Pygmalion by George Bernard Shaw, adapted by John Tydeman

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BBC Radio 7
Adapted into a 90-minute format by John Tydeman for the old Radio 4 Saturday Night Theatre slot, this version cut down Shaw's play to the bare minimum, placing particular emphasis on the final exchange between Higgins (Simon Cadell) and Eliza (Imelda Staunton). By such means Tydeman - who also directed - transformed Pygmalion into a battle of wills between two characters of similar strength and determination.
The production prepared for this climactic scene by emphasizing the manipulativeness of Higgins' experiment. As portrayed by Cadell, he came across as a self-centred pedagogue, full of his own importance yet possessing the emotional depth of a five-year-old child. Eliza did not mean much to Higgins, except as an object for his research. Higgins' mother (Rachel Gurney) rapidly saw through her son's plans, and the destructive effect that they might have on Eliza. Despite his basically generous nature, Colonel Pickering (Edward Hardwicke) was as childlike as Higgins; it was he who suggested the experiment in the first place, and at the end of the production he pleaded with Eliza to return to Higgins' house and thereby sustain the patriarchal social order which hitherto prevailed.
Set against these two men was Eliza, who in Staunton's performance gradually acquired the kind of inner strength that enabled her to make decisions for herself. This had absolutely nothing to do with her ability to speak the Queen's English: Staunton communicated this strength through a gradually deepening tone of voice, emphasizing harsh consonants and ending her sentences with frequent crescendoes, as if unwilling to tolerate any more of Higgins' insults. By the end of the production she had acquired sufficient verbal weapons to outwit her former mentor as she proposed quite seriously to set herself up as a rival phoenetics expert. Higgins quite naturally tried to silence her; Eliza's response was to laugh contemptuously, particularly when he threatened to wring her neck.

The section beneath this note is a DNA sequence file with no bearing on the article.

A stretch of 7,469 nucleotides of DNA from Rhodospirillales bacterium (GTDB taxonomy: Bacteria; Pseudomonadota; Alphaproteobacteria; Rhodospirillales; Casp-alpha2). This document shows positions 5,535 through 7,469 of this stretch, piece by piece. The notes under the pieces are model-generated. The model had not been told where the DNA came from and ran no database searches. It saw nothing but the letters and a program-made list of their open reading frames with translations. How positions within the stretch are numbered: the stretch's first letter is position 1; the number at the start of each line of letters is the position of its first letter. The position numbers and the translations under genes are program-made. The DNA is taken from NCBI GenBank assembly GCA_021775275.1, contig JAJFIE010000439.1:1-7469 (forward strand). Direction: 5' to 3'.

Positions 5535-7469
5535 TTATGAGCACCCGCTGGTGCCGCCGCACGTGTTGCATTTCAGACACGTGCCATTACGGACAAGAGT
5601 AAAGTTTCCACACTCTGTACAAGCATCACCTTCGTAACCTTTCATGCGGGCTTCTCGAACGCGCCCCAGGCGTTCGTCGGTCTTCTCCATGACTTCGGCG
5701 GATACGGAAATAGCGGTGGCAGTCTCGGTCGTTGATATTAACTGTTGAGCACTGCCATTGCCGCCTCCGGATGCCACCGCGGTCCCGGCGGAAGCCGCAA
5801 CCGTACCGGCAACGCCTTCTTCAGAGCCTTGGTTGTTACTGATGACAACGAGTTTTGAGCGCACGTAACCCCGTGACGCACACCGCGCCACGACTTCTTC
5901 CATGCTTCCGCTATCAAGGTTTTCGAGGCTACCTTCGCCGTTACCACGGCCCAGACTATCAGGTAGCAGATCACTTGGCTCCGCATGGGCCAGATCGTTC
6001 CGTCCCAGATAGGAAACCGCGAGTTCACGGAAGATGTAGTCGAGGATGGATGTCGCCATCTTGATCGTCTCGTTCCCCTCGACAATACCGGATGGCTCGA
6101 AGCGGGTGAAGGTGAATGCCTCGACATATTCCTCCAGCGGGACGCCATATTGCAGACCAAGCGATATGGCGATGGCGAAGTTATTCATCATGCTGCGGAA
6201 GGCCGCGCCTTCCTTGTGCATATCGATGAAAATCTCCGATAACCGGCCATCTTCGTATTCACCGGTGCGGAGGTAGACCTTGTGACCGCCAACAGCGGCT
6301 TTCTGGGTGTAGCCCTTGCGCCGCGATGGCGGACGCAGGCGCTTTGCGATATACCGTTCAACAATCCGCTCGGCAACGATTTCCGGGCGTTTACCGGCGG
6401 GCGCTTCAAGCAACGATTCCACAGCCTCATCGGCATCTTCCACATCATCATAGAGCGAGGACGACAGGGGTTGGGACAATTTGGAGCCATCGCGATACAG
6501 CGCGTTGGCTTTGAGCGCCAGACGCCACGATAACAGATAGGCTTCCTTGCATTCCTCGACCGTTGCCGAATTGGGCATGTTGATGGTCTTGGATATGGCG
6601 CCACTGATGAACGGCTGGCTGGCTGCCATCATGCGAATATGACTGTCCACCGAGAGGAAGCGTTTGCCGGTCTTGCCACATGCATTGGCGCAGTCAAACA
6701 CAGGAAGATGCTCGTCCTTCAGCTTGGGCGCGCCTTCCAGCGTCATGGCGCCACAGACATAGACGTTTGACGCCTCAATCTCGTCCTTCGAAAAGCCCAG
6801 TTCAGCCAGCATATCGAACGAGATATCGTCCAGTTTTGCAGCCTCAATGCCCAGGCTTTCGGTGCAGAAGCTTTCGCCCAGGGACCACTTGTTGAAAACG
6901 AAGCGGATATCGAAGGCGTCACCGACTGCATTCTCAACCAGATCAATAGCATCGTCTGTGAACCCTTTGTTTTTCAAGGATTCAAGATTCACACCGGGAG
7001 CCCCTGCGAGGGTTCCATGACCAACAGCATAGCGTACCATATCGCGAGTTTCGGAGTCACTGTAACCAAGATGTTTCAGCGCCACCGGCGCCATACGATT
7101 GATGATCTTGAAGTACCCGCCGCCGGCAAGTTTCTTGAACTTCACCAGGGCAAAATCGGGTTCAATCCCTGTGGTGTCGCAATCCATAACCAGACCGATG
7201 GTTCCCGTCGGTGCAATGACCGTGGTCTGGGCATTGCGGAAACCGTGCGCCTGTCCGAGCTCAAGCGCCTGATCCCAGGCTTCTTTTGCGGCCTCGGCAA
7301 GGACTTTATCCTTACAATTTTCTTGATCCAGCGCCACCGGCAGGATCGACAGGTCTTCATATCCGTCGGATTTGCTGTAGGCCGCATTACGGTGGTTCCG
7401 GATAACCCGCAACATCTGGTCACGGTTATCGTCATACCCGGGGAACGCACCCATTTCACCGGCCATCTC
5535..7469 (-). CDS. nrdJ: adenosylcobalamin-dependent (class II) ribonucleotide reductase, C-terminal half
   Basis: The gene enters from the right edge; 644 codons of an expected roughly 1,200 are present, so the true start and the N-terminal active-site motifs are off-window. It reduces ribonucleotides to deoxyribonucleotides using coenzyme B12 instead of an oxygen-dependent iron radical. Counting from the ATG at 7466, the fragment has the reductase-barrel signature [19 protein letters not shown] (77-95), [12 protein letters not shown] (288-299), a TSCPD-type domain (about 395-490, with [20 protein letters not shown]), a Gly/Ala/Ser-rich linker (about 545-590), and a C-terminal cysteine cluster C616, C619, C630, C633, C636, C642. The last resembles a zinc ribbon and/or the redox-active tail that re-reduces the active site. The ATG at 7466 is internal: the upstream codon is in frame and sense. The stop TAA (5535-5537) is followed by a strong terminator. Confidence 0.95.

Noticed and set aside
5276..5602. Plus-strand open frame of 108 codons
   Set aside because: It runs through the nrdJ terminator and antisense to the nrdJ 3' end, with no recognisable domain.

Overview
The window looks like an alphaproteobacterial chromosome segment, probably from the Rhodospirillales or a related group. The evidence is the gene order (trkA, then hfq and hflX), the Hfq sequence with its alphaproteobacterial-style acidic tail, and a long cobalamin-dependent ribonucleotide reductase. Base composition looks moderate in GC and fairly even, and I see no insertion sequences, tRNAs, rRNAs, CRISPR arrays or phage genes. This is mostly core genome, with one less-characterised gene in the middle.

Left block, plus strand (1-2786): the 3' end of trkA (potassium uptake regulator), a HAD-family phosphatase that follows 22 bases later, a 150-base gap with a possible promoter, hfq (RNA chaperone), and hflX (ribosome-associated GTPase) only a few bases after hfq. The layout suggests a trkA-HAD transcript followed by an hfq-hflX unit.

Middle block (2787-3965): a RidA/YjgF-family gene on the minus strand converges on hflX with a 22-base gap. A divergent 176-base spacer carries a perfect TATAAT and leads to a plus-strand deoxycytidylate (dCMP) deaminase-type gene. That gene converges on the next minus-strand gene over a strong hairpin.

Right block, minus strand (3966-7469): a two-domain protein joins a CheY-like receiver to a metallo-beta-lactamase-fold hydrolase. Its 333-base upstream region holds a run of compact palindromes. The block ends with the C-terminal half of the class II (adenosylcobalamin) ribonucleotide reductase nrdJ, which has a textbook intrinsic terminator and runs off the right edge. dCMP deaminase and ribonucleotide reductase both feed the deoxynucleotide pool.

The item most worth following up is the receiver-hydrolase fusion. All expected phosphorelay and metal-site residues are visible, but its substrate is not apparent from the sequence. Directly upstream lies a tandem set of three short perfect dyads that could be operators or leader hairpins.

As the production concluded, so the play's power-relations gradually reversed; now it was Higgins who was unsure of his moral ground, as he contemplated the prospect of Eliza living her own life. Eliza knew this, as she informed him in no uncertain times that he did not require any new neckties, and that Colonel Pickering preferred Double Gloucester to Stilton cheese. She knew the ins and outs of the professor's life; Higgins, on the other hand, knew very little about her existence.
While Tydeman's revival might not be considered 'feminist' in its approach, it nonetheless took an unsentimental view of Shaw's text, by showing Higgins as a fundamentally brutal man who deserved everything he got at the end. Having said that, Tydeman's production was also very funny, especially in the scenes involving Alfred P. Doolittle (James Grout), an inoffensive member of the "underserving poor" ruined by Higgins' meddling. However Alfred had the last laugh on the professor, as he married his long-term girlfriend and set up on his own as an orator. He provided the example for his daughter to follow.